<!-- Bootstrap CSS -->
    <link rel="stylesheet" href="https://maxcdn.bootstrapcdn.com/bootstrap/4.0.0-beta/css/bootstrap.min.css" integrity="sha384-/Y6pD6FV/Vv2HJnA6t+vslU6fwYXjCFtcEpHbNJ0lyAFsXTsjBbfaDjzALeQsN6M" crossorigin="anonymous">

    <link rel="stylesheet" href="css/custom.css">

    <title>Personal Website</title>
</head>

<body>
    <h1>Hello, world!</h1>

    <!-- jQuery first, then Popper.js, then Bootstrap JS -->
    <script src="https://code.jquery.com/jquery-3.2.1.slim.min.js" integrity="sha384-KJ3o2DKtIkvYIK3UENzmM7KCkRr/rE9/Qpg6aAZGJwFDMVNA/GpGFF93hXpG5KkN" crossorigin="anonymous"></script>
    <script src="https://cdnjs.cloudflare.com/ajax/libs/popper.js/1.11.0/umd/popper.min.js" integrity="sha384-b/U6ypiBEHpOf/4+1nzFpr53nxSS+GLCkfwBdFNTxtclqqenISfwAzpKaMNFNmj4" crossorigin="anonymous"></script>
    <script src="https://maxcdn.bootstrapcdn.com/bootstrap/4.0.0-beta/js/bootstrap.min.js" integrity="sha384-h0AbiXch4ZDo7tp9hKZ4TsHbi047NrKGLO3SEJAg45jXxnGIfYzk4Si90RDIqNm1" crossorigin="anonymous"></script>
</body>

</html>

The code above loads your custom stylesheet custom.css, Bootstrap's CSS & JavaScript as well as Bootstrap's JavaScript dependencies (jQuery & Popper.js) into index.html.

Note: It is important to link your own CSS stylesheet after Bootstrap's if you wish to override any of the default classes.

PROTIP
Although most tutorials online put the <script> tags inside <head>, it is often practiced by experienced developers to put these bad boys just before your closing </body> tag. The reason you'd want them at the end is because you want to make sure the page content loads first, speeding up the render and also avoiding unresponsive stalls due to downloading of larger scripts.

Task 2 - The Grid System

If you've ever built your own website before, you know how much of a pain it can be to make sure things are aligned correctly. Thankfully, Bootstrap has a simple solution to that problem called the grid.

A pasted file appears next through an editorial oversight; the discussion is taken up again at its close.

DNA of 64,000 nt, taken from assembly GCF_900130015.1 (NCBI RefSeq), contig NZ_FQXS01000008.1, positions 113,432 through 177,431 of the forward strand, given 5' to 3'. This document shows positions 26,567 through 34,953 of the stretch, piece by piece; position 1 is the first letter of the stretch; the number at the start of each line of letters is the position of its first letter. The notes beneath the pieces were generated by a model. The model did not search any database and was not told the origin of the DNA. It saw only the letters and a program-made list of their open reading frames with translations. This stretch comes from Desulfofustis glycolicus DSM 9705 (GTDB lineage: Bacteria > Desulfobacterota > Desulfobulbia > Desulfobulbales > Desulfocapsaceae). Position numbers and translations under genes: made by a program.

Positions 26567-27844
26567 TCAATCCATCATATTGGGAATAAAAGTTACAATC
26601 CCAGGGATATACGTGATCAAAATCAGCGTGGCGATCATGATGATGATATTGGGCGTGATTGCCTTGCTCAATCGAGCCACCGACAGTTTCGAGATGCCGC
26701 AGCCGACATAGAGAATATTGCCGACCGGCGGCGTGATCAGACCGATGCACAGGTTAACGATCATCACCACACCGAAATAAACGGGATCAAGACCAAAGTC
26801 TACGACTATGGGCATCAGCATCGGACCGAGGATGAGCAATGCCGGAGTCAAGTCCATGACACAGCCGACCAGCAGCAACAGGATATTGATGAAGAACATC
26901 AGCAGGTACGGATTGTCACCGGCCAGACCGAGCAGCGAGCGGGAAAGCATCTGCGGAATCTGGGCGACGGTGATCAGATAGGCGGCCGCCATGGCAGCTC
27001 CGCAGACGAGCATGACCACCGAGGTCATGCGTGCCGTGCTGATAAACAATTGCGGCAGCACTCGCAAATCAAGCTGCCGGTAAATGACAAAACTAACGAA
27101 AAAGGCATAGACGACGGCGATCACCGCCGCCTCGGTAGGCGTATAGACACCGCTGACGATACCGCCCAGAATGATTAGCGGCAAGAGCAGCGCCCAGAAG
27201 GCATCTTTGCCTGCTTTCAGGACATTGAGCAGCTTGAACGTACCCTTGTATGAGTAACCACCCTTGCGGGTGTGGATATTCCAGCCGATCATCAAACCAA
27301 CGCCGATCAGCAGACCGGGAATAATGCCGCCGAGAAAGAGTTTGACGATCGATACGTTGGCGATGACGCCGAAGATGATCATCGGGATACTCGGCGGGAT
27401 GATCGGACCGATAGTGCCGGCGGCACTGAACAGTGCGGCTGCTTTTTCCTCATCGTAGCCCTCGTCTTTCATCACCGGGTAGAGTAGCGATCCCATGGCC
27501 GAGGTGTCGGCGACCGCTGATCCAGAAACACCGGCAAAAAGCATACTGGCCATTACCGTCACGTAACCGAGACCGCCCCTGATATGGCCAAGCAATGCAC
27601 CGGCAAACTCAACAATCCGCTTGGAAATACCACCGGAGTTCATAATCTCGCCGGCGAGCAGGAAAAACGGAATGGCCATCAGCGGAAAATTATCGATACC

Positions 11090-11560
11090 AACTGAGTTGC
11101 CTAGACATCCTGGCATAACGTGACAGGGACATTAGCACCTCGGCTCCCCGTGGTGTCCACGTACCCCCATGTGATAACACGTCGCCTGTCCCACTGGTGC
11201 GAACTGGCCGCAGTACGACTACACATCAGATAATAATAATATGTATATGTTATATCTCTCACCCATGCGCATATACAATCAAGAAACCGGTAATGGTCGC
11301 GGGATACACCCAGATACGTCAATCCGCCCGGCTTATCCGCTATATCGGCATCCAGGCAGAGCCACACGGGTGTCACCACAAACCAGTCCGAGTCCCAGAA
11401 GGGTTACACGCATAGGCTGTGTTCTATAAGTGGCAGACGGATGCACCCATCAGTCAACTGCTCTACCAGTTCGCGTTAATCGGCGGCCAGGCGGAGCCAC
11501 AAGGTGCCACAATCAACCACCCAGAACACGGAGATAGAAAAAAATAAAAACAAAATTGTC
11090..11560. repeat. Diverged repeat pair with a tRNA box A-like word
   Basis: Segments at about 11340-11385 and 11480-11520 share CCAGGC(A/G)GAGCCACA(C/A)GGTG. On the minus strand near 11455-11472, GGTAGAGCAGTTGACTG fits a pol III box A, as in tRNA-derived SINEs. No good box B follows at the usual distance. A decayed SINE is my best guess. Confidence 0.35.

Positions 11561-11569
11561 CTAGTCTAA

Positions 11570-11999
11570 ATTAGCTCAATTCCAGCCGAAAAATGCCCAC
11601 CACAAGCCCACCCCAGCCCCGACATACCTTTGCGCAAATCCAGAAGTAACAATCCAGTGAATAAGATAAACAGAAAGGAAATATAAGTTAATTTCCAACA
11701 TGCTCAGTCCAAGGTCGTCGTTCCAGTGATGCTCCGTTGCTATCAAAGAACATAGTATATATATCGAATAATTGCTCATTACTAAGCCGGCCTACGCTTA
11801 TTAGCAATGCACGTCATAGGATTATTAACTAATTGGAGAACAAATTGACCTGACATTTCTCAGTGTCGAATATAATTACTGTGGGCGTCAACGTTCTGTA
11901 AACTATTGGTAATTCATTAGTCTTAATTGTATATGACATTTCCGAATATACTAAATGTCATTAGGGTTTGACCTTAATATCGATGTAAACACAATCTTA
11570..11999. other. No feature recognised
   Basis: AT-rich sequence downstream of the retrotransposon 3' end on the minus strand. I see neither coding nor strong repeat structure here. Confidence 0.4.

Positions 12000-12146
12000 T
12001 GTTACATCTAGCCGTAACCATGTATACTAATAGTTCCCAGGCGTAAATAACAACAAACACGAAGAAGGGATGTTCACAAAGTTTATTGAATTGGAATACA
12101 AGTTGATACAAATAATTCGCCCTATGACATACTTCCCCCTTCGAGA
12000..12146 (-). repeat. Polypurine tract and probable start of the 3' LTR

Bootstrap's grid system is made up of responsive rows & columns where each row has 12 columns. This allows you to layout any HTML element fairly easily. Let's try doing that for three paragraphs of text as an example.

In index.html, delete Line 18 and insert the following inside the <body> tag just before the <script> tags:

<p>Lorem ipsum dolor sit amet, consectetur adipiscing elit, sed do eiusmod tempor incididunt ut labore et dolore magna aliqua. Ut enim ad minim veniam, quis nostrud exercitation ullamco laboris nisi ut aliquip ex ea commodo consequat. Duis aute irure dolor in reprehenderit in voluptate velit esse cillum dolore eu fugiat nulla pariatur. Excepteur sint occaecat cupidatat non proident, sunt in culpa qui officia deserunt mollit anim id est laborum.</p>

<p>Lorem ipsum dolor sit amet, consectetur adipiscing elit, sed do eiusmod tempor incididunt ut labore et dolore magna aliqua. Ut enim ad minim veniam, quis nostrud exercitation ullamco laboris nisi ut aliquip ex ea commodo consequat. Duis aute irure dolor in reprehenderit in voluptate velit esse cillum dolore eu fugiat nulla pariatur. Excepteur sint occaecat cupidatat non proident, sunt in culpa qui officia deserunt mollit anim id est laborum.</p>

<p>Lorem ipsum dolor sit amet, consectetur adipiscing elit, sed do eiusmod tempor incididunt ut labore et dolore magna aliqua. Ut enim ad minim veniam, quis nostrud exercitation ullamco laboris nisi ut aliquip ex ea commodo consequat. Duis aute irure dolor in reprehenderit in voluptate velit esse cillum dolore eu fugiat nulla pariatur. Excepteur sint occaecat cupidatat non proident, sunt in culpa qui officia deserunt mollit anim id est laborum.</p>

Task 2A Screenshot